Thursday, 14 November 2019

A motorboat crosses the Martapura River, which is shrouded in haze in Banjarmasin, South Kalimantan, Indonesia on Thursday, September 12, 2019. Authorities in Indonesia's West Kalimantan province said on Thursday they had tightened rules to try and curb slash-and-burn clearances by plantation companies - a practice linked to a wave of forest fires. ANTARA FOTO/Bayu Pratama S

Motorists wear protective masks when crossing a road shrouded in haze in Banjarmasin, South Kalimantan, Indonesia on Thursday, September 12, 2019. Blazes have ripped through six Indonesian provinces in the past month, including West Kalimantan which borders Malaysia on the island of Borneo. ANTARA FOTO/Bayu Pratama S

A member of forest fire brigade tries to extinguish peatland fires at a palm plantation in Banjarbaru, south Kalimantan, Indonesia on September 11, 2019. Some of Indonesia's neighbours, including Malaysia, have called for action, saying the fires are spreading pollution over their borders - an accusation dismissed by Jakarta. ANTARA FOTO/Bayu Pratama S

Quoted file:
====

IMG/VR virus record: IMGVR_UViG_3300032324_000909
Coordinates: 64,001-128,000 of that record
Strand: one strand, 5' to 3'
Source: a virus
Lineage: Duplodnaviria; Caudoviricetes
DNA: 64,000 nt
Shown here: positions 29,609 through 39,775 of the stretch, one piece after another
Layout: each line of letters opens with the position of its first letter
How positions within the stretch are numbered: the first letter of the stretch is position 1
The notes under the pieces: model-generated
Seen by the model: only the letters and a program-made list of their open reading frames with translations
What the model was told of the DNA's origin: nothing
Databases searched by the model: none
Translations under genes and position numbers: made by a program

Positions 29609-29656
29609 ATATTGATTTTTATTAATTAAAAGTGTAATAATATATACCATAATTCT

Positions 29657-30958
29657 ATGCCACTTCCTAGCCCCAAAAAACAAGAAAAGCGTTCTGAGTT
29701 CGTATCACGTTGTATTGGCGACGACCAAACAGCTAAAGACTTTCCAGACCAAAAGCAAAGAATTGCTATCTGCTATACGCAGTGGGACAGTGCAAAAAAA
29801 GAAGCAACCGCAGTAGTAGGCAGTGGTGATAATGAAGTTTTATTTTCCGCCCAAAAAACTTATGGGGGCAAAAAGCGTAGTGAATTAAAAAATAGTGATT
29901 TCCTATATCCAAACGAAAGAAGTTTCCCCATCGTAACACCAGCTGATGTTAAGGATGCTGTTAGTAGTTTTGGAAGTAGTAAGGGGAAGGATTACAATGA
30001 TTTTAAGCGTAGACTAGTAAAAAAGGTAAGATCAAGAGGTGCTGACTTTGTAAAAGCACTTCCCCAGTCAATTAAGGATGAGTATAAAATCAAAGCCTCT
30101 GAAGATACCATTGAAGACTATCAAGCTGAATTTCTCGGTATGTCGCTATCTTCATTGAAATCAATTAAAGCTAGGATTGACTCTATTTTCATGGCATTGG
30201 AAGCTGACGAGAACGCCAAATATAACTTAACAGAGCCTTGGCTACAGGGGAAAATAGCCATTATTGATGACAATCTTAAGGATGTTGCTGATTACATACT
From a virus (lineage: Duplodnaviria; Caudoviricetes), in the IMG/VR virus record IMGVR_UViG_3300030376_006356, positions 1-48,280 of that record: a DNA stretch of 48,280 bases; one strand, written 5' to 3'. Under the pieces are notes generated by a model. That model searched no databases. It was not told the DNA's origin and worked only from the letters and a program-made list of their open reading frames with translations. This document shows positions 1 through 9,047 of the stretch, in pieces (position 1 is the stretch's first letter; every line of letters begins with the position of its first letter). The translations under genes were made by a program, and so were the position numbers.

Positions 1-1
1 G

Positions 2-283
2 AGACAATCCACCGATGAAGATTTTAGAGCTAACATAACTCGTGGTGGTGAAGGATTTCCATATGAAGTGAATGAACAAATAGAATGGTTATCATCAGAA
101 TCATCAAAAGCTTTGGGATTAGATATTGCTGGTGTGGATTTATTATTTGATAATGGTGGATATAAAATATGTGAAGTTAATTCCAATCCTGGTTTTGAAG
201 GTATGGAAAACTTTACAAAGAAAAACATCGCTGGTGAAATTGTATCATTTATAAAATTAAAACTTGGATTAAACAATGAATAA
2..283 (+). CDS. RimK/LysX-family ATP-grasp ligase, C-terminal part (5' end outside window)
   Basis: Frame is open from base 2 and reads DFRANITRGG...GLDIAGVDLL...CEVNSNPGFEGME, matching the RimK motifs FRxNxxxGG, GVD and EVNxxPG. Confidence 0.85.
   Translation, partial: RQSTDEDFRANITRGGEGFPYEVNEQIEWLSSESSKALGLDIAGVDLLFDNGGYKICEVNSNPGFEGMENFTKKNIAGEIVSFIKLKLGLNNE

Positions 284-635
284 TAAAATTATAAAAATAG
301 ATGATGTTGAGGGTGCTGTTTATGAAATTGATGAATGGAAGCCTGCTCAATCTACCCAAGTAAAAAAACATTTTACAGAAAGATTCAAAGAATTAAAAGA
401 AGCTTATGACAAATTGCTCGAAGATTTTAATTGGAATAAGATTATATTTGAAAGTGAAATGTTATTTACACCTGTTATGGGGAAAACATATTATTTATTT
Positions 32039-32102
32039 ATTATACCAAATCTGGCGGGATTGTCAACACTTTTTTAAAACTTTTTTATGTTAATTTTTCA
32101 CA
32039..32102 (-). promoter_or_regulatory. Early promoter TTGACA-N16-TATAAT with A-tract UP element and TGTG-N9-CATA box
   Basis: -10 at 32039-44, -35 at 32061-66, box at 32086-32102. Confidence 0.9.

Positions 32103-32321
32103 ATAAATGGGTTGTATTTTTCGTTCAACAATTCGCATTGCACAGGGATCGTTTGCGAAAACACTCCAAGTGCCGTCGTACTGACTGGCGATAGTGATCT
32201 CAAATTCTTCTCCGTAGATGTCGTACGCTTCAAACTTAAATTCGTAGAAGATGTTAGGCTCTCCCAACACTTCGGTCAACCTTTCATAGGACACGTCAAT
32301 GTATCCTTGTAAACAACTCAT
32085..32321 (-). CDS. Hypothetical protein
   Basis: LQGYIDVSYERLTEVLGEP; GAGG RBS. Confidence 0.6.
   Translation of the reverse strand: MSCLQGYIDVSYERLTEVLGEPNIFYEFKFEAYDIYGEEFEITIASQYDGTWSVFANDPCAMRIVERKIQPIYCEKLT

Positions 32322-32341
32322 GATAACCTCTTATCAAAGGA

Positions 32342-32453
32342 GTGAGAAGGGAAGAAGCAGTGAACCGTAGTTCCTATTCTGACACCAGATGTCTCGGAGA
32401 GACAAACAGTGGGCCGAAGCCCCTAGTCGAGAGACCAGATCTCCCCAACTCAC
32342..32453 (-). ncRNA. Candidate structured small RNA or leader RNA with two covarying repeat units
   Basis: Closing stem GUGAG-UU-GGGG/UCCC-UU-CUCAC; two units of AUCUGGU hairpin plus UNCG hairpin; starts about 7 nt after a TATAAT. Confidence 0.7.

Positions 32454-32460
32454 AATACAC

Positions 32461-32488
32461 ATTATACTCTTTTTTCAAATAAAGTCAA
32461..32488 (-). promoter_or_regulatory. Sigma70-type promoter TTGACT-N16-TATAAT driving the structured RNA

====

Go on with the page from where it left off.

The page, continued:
A ship crosses the Kapuas River shrouded in haze in Pontianak, West Kalimantan, Indonesia on Thursday, September 12, 2019. The region last month issued rules allowing it to suspend permits for three years if a company is negligent about fires, or five years if it deliberately uses fire to clear forests, according to its website. ANTARA FOTO/Jessica Helena Wuysang

A commercial plane landed at Syamsudin Noor Airport, which was shrouded in haze in Banjarbaru, South Kalimantan, Indonesia on Wednesday, September 11, 2019. The fires, which government data shows have burnt an area of 328,722 hectares (812,290 acres) this year, are often started by farmers to clear land for palm oil and pulp plantations. ANTARA FOTO/Bayu Pratama S

A number of ships cross the Kapuas River which is shrouded in haze in Pontianak, West Kalimantan, Indonesia on Thursday, September 12, 2019. The affected regions have declared states of emergency. The central government has sent more than 9,000 personnel to help tackle the blazes, dropped water from helicopters and used cloud seeding to encourage rain. ANTARA FOTO/Jessica Helena Wuysang